Starting in the ’80s, China put up sophisticated communications and intelligence satellites, and offered cheap satellite-launch services to other nations. It began a taikonaut (a mashup of the Mandarin word for “outer space” and “naut,” which is Greek for “sailor”) training program, and started building out manned mission capsules and space planes. With the launch of its manned Shenzhou 5, which carried taikonaut Yang Liwei into space for 21 hours in 2003, China’s space race began to hit its marks. From there, China made rapid leaps: multiple crewed missions, spacewalks, and, in 2011, the launch of Tiangong-1, a two-person space lab. Early next year, it will launch its first-generation cargo ship, Tianzhou-1, which means “heavenly vessel.” The ship will dock with an existing Chinese space lab and bring supplies for science experiments.
If any of this sounds like a repeat of feats already accomplished decades ago by others (U.S. and Soviet Union), that glib observation falls to pieces when you consider technologies like China’s QUESS satellite—which will likely be orbiting overhead by the time you read this. Short for Quantum Experiments at Space Scale, QUESS marks a first-of-its-kind attempt to beam quantum-encrypted information between an orbiting satellite and ground stations below. By encoding that information into the quantum states of particles like photons, such security schemes ensure that any attempt to intercept or tamper with the transmission alerts both sender and receiver, making quantum encryption theoretically unbreakable.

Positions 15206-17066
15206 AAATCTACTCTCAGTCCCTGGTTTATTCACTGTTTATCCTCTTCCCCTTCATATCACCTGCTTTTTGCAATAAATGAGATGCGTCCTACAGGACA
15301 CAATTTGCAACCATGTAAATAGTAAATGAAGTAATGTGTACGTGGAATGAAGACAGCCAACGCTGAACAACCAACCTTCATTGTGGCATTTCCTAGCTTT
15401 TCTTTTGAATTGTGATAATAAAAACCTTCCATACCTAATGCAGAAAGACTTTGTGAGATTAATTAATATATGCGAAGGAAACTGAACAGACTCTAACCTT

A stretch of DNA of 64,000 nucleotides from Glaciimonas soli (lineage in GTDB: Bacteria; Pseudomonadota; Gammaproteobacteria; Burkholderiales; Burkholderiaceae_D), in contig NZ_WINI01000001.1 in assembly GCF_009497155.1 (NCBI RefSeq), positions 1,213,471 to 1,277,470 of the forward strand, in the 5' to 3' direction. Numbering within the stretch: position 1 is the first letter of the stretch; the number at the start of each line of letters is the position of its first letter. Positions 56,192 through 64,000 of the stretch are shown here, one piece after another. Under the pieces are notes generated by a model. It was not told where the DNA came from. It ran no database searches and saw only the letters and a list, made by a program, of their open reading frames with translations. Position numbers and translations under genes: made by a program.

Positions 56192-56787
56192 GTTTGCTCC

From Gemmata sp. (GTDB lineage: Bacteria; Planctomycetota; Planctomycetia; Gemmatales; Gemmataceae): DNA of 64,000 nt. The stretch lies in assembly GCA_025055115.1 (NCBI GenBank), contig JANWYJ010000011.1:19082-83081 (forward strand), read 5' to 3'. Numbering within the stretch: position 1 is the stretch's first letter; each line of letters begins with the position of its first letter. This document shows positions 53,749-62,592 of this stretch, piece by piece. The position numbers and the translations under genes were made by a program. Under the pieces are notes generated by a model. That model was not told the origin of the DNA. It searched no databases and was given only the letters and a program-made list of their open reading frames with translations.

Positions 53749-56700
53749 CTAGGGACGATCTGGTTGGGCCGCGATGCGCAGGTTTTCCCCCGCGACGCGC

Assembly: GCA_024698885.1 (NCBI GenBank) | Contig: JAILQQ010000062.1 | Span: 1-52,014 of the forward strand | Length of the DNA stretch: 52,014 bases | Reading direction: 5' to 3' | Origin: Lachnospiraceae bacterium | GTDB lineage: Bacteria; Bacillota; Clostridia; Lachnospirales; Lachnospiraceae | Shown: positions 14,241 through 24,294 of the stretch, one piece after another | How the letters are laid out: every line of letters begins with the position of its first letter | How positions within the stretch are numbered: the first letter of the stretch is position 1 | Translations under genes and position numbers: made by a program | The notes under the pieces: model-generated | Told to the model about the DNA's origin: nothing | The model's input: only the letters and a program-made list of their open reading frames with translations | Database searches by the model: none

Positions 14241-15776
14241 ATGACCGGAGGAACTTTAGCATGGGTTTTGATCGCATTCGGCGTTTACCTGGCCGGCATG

In an era of global electronic surveillance, a quantum-communications network could sidestep even the best cyberintelligence operations, allowing Chinese military and intelligence assets to swap information while keeping potential adversaries or spies in the dark. As long as China is the only nation bouncing quantum communications around the atmosphere, it will enjoy scientific and strategic security advantages, as well as a boost to economic security: QUESS researchers say that a long-term goal is the protection of financial communications.